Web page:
Stalemate is the biggest miracle in chess — there, I said it. You might disagree and give me dozens of different examples of chess magic and you might be correct too. We all have different definitions of beauty and magic.
Yes, when you see one of those GM Mikhail Tal games where he sacrificed a gazillion pieces and managed to win the game, it is definitely a magical experience. But to be fair, in all of those games Tal’s remaining pieces were swarming around his opponent’s king and therefore a checkmate wasn’t that unexpected or even what I would call a miracle.
Not everyone likes this unique feature of chess. GM Nigel Short didn’t mince his words calling stalemate a “stupid rule”.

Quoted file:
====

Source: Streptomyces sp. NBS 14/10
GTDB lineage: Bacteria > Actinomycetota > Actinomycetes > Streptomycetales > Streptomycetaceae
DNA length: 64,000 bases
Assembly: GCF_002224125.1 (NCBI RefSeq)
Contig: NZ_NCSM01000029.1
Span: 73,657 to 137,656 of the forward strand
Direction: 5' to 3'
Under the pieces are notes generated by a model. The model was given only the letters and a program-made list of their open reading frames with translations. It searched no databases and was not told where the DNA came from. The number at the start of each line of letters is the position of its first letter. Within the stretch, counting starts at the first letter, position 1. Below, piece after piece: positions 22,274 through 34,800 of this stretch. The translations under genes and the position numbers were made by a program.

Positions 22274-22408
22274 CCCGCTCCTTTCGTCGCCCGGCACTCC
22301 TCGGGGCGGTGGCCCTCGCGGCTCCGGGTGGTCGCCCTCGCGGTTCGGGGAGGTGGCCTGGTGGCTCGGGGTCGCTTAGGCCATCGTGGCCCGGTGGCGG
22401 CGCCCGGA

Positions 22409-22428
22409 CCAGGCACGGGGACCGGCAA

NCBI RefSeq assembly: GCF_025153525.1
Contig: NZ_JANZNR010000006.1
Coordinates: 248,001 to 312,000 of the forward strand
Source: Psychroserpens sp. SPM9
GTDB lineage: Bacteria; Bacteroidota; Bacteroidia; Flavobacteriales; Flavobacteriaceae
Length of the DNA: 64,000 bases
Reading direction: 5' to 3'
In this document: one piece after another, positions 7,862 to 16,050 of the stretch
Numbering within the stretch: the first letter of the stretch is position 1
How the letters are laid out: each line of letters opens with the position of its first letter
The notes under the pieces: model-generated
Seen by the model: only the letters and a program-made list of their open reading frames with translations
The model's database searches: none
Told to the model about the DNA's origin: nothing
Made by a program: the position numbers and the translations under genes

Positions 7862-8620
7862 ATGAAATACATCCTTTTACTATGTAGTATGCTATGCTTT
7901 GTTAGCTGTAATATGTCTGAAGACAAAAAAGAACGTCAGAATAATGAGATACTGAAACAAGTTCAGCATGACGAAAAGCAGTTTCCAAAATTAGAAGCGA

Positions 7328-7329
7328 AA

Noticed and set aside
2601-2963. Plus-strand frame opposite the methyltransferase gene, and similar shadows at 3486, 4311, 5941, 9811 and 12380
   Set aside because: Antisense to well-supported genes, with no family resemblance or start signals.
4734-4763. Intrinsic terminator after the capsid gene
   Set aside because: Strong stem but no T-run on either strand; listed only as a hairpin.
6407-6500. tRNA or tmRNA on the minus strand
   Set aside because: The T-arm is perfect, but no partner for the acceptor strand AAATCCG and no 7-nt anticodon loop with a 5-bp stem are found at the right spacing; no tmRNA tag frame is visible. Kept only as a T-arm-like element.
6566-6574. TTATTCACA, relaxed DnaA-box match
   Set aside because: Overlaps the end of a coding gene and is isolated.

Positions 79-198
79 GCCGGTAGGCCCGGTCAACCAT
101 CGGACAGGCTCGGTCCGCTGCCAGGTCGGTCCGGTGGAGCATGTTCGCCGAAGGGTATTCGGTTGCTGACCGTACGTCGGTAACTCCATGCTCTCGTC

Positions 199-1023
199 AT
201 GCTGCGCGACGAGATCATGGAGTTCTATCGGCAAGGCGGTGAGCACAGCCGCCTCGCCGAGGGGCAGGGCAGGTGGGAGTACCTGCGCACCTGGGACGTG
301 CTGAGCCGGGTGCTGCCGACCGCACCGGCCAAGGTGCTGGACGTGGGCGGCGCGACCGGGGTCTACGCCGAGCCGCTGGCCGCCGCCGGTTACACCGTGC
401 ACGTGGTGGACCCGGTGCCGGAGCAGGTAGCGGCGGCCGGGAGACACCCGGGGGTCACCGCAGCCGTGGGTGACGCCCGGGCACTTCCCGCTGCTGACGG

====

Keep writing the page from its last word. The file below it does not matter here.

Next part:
It is not the most logical rule indeed. Imagine a real war where a commander-in-chief lost almost his whole army. He is completely surrounded by the enemies and cannot move anywhere. Yet, he stops the war and calls it a tie.
Nevertheless, I don’t think this analogy is valid. As a coach, I see the biggest benefit of chess in its educational value. What can we learn from real wars? Pretty much only one thing: the wars shouldn’t exist. There are no winners and losers there, since everyone loses, just to a different degree. Now, let’s see what we can learn from just one feature of chess called stalemate.
Here is how the game actually ended:
read more at chess.com
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